· You have such a big portfolio of amazing works. Where do you find all these opportunities?

For me, I think people started recognizing my work through music videos. P&G Indonesia actually discovered me through my MV รอยยิ้มเธอยังอยู่ by World Nopparuj. I think music videos are a great way to showcase your style and talent because it allows for more out-of-the box ideas and storytelling. People are naturally more interested in these stories than product commercials. Now I usually get direct requests from the artists.

· What do you think differentiates your work? What’s your secret?

Good storytelling. I think it’s something many directors my age are missing. I grew up watching Harry Potter, Kung Fu Panda and all the Pixar movies so I think I’ve absorbed it somehow. These popular movies have clear structures and the transition between each shots are always so thoughtful. As a result, I think my storytelling skills and art direction is a unique combination.

Creating a good sense of art can be a challenge. But how to tell a good story, in a visually pleasing way with meaningful transitions – that’s a bigger challenge.

· Any upcoming works or future plans?

My 2 music videos for Violette Wautier and Valentina Ploy are launching soon!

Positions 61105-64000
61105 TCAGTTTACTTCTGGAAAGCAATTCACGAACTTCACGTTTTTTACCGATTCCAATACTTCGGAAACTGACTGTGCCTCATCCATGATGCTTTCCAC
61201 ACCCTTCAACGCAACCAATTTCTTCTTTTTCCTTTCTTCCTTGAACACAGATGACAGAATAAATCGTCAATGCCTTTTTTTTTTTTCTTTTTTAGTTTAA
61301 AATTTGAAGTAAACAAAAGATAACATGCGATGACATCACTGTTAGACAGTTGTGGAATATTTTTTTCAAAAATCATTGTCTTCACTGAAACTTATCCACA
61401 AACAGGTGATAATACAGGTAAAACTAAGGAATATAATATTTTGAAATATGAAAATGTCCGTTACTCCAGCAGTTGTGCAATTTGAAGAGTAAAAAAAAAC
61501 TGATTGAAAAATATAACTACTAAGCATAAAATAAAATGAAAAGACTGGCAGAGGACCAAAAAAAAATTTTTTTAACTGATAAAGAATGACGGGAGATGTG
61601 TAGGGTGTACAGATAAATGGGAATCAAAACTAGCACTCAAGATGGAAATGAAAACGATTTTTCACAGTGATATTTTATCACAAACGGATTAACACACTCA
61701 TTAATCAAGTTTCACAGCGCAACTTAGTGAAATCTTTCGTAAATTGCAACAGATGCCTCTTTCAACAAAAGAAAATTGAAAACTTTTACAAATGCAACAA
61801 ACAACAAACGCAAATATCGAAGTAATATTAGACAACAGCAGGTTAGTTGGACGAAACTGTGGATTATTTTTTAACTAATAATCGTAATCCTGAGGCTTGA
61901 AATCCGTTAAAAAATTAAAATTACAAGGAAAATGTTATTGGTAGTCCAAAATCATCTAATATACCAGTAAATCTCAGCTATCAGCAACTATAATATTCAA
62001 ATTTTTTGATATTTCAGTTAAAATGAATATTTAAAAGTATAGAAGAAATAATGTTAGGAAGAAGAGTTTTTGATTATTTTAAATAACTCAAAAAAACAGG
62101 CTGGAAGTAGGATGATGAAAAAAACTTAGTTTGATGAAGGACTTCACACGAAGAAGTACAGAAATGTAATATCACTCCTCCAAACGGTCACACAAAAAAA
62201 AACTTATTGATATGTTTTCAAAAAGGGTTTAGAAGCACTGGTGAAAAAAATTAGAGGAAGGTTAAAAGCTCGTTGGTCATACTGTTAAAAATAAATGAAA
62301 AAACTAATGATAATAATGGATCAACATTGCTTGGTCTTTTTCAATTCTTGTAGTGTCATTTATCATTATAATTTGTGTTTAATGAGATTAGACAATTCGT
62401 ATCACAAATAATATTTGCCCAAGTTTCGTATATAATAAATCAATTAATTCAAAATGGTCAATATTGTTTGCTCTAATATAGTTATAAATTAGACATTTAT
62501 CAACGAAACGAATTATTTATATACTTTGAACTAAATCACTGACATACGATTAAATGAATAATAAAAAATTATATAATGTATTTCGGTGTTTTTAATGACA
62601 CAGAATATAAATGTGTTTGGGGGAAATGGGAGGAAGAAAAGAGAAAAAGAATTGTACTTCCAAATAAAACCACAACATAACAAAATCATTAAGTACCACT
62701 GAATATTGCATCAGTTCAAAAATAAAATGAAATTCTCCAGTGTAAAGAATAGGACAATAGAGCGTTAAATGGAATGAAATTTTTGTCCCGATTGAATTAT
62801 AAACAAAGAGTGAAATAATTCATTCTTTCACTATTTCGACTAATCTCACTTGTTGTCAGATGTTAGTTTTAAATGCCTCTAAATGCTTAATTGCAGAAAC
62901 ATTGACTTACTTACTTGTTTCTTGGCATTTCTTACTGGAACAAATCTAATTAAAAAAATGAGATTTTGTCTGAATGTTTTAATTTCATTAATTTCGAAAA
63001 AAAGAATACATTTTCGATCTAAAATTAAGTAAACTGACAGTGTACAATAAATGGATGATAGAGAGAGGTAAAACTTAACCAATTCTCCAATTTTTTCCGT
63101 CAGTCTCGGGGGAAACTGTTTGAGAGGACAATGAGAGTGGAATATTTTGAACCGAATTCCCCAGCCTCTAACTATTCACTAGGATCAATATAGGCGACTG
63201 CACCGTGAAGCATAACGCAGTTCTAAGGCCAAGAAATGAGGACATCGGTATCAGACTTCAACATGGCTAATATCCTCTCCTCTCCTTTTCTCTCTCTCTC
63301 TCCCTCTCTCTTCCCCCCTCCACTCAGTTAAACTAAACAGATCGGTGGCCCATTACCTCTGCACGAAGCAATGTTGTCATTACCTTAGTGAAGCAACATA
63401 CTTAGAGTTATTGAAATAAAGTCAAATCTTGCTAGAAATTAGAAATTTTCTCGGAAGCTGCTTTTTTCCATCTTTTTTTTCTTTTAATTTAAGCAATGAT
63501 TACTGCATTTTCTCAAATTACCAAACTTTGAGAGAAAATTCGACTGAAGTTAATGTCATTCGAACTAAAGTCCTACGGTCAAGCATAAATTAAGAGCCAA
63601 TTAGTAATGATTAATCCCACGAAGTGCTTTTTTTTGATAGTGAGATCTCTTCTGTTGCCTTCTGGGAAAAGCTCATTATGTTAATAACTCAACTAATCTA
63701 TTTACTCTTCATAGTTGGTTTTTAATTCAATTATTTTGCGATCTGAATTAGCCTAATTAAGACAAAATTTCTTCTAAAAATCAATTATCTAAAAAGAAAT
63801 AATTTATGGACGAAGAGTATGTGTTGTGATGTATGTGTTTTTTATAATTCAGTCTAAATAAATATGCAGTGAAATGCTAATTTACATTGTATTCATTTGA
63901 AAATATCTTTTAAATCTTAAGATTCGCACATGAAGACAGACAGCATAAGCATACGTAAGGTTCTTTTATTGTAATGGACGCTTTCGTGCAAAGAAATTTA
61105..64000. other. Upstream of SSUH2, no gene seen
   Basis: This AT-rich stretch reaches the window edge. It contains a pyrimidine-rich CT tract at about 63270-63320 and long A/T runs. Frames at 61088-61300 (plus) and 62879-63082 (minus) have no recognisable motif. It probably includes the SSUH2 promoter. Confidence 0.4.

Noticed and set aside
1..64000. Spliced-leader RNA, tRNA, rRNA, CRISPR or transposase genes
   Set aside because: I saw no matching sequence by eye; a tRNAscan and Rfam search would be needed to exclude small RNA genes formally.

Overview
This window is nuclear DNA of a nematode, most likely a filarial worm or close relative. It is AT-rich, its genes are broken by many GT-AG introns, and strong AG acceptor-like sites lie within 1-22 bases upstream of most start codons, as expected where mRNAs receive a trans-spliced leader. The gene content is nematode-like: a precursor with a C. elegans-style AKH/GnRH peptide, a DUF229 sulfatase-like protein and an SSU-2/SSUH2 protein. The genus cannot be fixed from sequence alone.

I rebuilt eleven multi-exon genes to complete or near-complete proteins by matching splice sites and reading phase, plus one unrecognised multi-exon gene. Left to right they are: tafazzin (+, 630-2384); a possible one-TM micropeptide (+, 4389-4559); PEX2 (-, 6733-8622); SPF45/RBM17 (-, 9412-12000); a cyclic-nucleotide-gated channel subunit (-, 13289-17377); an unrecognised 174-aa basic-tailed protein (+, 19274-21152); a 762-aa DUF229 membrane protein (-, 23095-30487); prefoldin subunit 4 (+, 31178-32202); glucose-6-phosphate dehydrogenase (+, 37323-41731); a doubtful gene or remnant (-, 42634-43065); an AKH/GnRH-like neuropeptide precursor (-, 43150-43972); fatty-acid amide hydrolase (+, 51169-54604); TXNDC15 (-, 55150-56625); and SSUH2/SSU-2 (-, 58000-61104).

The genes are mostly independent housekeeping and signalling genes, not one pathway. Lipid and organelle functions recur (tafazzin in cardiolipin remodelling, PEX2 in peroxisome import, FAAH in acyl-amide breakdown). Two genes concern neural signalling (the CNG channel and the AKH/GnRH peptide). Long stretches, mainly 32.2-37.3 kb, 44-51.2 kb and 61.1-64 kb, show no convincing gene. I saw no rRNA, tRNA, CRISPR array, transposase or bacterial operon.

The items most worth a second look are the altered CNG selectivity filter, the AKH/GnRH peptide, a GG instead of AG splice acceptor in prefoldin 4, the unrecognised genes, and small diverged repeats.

My projects can usually be broken into 2 different vibes: storytelling and visually oriented. If you zoom out a bit more, you’ll see that all my projects focus on women.

So for the future, as well as working on bigger productions, I want to go beyond beauty products and explore women from new perspectives. Perhaps sporty women or working women.

· Last piece of advice for anyone who’d like to go into film?

I think we’re all unique individuals and see the world through different lens. Finding the time to talk to yourself, understand your emotions and really learn what matters to you is super important because it’s part of creating your own lens. Creating your own voice.

If you’re constantly drawing inspiration from somewhere else or someone else, your work may just be one of a hundred copies. Having a voice that’s completely your own will differentiate your work from others and make it truly special. It’s what makes you, you.

🙃 || Up Close & Personal || 🙃

· Do you have any role models? What’s your life motto?

I don’t have an idol. I don’t think too far ahead and live day by day. When I wake up, I just think I will choose to be happy today and try to make the best of every moment.

· In your own words, what is love?

Love is having the freedom to live your life to the fullest while knowing your partner’s got your back and ready to celebrate your good moments with you. I think it makes you more independent and in control of your own happiness, which is a good thing.

· What’s your proudest achievement?

I feel most proud when someone says they like my work. With every step, I’m always thinking about how I can make it better. I pour my heart and soul into everything I do, it really comes from the inside. So it gets a bit personal sometimes. In some way, all my works have a piece of me in it so it really means a lot when someone admires my work.